By Iacovos Iacovides, APC Sports Consulting Ltd
It is a common mistake for parents to try and dictate to their children how and in what way to live their lives—a route which entails many dangers. It is generally advisable to allow children and young teenagers a breathing space in which they can make their own decisions and in the case of young athletes, it is even more important to accommodate their wants and desires and allow them to input some of their own choices in the decision-making formula.
It is of course, a fine line, but you along with your children should strive to find that equilibrium which is frequently elusive and hard to pin down. Nonetheless, there is a plethora of good reasons why, as a parent of aspiring and ambitious young athletes, you always have to listen, pay attention, understand, and incorporate your child’s concerns, thoughts and wants into the planning process.
Since this topic is potentially endless, I will focus on two of the most important pillars of an athlete’s future; their academic performance and financial literacy—two concepts that should be viewed as intertwined with their lives as athletes—and discuss some simple techniques that can be utilized, as well as the benefits that your children can reap from including them in the planning process.
It is not uncommon for young athletes and their parents to view sports and education as two conflicting lifestyles. Against popular belief, the two can and should harmoniously coexist, even reinforce each other and this is where child-parent synergy comes in. Sports can help your child cultivate skills that are transferable in academics and life generally, such as focus, determination, resilience and passion, which is why the effect of sports on their development should not be underestimated or worse, misconstrued.
Instead of parents setting boundaries solely, they should sit down with their children and agree together how to strike that balance between sports and education. The issues that could be addressed are simple and include; the allocation of time for homework and practice, TV watch time rights and bed times. These can set the basic contours of a mutually acceptable and healthy routine.
Of more importance, is the need to communicate to your child why their education is paramount to their future. It should be emphasized that this needs to be a mature and thorough discussion where your child ends up appreciating for themselves why school and subsequently university is in their best interest. It is crucial to avoid the “Because I said so strategy” here.
Dreams, ambitions, goals are important and all young athletes should have them, but statistics are rarely that kind. In fact, only 6% of high school athletes become college athletes and from college athletes only 2% turn pro. It should be ingrained in your child’s psyche early-on, that sports are an admirable pursuit but that back-up plans should always exist in the back of their brains. Techniques for this can range from helping them to figure out other interests, which will come in handy when the time comes, to gradually laying out to them the difficulties of realizing their sport-related dreams. Even if your child ends up making it as a professional athlete, education or other hobbies and skills are always a plus!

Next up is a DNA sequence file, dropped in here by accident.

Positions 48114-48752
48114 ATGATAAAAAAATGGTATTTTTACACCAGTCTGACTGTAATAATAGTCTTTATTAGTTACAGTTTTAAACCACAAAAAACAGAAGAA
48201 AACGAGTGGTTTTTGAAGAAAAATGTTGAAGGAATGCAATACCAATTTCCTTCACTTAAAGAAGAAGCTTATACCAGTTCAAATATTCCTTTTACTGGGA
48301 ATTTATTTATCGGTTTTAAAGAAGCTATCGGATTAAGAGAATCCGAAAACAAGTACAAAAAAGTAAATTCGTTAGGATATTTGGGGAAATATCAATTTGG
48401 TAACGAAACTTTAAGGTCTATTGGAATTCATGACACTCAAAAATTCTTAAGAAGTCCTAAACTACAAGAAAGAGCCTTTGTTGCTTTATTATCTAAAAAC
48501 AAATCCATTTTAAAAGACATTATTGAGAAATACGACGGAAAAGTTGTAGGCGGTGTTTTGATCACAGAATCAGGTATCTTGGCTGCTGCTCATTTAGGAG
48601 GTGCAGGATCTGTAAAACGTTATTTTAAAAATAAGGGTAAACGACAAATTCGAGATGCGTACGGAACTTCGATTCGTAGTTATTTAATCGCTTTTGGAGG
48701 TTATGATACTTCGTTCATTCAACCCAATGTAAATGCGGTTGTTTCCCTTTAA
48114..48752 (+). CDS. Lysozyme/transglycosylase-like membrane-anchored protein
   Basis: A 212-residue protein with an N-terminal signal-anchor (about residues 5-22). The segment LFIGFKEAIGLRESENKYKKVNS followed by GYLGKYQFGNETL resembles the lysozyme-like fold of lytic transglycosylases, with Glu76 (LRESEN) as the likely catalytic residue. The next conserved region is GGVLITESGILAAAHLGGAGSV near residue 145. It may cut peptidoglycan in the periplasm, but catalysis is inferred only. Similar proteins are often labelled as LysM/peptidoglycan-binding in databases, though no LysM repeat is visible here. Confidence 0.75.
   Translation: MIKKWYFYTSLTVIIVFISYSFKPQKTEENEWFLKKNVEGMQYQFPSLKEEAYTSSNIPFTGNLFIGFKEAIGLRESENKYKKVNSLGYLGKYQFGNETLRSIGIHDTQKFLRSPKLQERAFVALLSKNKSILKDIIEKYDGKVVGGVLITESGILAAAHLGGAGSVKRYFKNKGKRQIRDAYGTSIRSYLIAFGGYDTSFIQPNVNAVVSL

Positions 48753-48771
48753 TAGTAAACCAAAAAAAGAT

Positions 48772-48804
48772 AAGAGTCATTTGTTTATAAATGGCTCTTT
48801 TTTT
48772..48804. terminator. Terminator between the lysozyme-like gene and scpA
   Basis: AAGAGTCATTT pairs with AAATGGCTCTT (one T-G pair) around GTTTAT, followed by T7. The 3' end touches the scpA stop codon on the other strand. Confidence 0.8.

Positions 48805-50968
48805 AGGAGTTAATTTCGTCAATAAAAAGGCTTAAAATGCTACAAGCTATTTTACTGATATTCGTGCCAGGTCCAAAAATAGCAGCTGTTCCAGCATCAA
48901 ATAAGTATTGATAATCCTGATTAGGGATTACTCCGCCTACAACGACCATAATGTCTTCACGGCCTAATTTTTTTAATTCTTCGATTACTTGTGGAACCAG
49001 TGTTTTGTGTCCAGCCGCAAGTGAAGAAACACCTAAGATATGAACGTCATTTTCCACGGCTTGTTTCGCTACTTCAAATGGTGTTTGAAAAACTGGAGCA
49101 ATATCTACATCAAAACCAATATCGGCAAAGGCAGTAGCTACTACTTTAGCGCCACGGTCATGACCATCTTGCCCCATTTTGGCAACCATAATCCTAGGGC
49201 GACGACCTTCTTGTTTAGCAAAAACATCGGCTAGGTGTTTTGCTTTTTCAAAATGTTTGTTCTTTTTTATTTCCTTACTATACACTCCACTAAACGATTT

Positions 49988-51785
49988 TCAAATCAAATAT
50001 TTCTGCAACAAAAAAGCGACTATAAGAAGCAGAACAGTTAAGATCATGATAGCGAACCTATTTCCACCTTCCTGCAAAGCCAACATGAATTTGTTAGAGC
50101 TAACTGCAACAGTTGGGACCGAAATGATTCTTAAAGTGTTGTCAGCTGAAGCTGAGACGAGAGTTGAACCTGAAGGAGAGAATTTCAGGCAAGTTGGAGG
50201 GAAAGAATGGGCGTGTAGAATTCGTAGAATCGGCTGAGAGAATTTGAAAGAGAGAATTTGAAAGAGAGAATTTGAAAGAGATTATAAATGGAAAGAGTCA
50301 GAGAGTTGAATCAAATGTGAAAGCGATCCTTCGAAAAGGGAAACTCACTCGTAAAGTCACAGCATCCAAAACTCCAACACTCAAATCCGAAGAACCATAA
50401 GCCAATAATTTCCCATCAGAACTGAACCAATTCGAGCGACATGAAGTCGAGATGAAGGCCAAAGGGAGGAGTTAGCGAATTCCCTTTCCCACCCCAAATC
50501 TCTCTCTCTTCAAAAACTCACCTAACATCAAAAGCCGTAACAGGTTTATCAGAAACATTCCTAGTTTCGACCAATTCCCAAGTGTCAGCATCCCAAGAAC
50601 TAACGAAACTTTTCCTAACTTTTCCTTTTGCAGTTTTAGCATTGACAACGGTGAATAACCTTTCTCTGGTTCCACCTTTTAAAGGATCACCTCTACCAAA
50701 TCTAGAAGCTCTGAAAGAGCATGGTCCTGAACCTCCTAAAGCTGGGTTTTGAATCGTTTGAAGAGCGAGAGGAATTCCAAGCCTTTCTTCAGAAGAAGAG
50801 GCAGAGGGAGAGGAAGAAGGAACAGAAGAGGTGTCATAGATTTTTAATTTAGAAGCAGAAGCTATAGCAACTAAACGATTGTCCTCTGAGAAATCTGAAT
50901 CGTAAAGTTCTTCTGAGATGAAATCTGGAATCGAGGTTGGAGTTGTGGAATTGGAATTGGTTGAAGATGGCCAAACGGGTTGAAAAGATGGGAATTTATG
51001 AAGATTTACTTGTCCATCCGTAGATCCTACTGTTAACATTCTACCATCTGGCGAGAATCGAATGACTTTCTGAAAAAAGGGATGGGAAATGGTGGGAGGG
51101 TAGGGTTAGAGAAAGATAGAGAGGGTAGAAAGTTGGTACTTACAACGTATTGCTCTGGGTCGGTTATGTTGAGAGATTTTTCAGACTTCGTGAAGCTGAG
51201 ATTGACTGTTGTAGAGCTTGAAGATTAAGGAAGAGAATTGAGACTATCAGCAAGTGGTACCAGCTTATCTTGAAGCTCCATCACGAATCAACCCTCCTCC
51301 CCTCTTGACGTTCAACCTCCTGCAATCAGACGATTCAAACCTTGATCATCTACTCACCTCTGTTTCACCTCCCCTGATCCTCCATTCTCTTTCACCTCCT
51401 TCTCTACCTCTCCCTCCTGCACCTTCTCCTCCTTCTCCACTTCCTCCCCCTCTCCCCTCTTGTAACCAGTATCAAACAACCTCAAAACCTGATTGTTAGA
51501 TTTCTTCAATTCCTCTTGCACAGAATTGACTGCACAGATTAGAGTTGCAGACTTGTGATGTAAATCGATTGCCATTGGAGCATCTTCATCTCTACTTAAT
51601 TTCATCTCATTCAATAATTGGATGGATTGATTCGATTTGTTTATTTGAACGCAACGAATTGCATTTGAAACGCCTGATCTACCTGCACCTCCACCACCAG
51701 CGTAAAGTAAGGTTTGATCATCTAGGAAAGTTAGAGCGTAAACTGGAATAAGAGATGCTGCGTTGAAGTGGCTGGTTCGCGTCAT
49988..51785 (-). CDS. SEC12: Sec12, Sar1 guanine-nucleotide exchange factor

Amongst those skills, is the second pillar of this article: financial literacy. Financial literacy is important irrespective of whether your child ends up turning pro or not. Parents of young athletes should educate their children about financial concepts, but also consult and inform them as to the provisions they are making for their education, and the options available to them such as student loans and custodial accounts. This will help establish a solid understanding of finances inside your child’s developing brain that will help them on the road ahead.
Most importantly, you should—through practical engagement—teach your child certain financial tools such as budgeting. The techniques are once again simple and should be the product of mutual agreement. Examples include determining allowances, part-time jobs and of course, teaching them the ills of extravagant spending because professional athletes, unlike the average person, reach the peak of their lifetime earnings between the age of 20-35.
Usually, the young age of professional athletes, along with their inexperience in finances can lead to extravagant spending which can cripple the athlete’s future. According to data, 60% of NBA and 78% of NFL players go broke within 5 years of ending their sport careers. However, if athletes are taught from a young age by their parents about finances and kept in the loop regarding decisions, then the said athletes will be in a better position to handle large incomes, manage their wealth properly and be capable of making plans on their own when the time comes. A couple of great role models are Michael Jordan and Cristiano Ronaldo, who have turned into proper businessmen and earn considerable incomes outside of their professional sports careers. In fact, Ronaldo’s football salary is but a fraction of his income nowadays.
It is the easy solution to plan for your kids and while consulting them will not always be easy, it will pay off in the long run. Professional athletes have to cope with pressure, attention and considerable salaries at an age that other people do not, and are not allowed the smooth and gradual procedure of growing up, which is why their parents should start educating them early-on. So whether we are talking about education, sports balance or financial planning, remember to keep your child always by your side!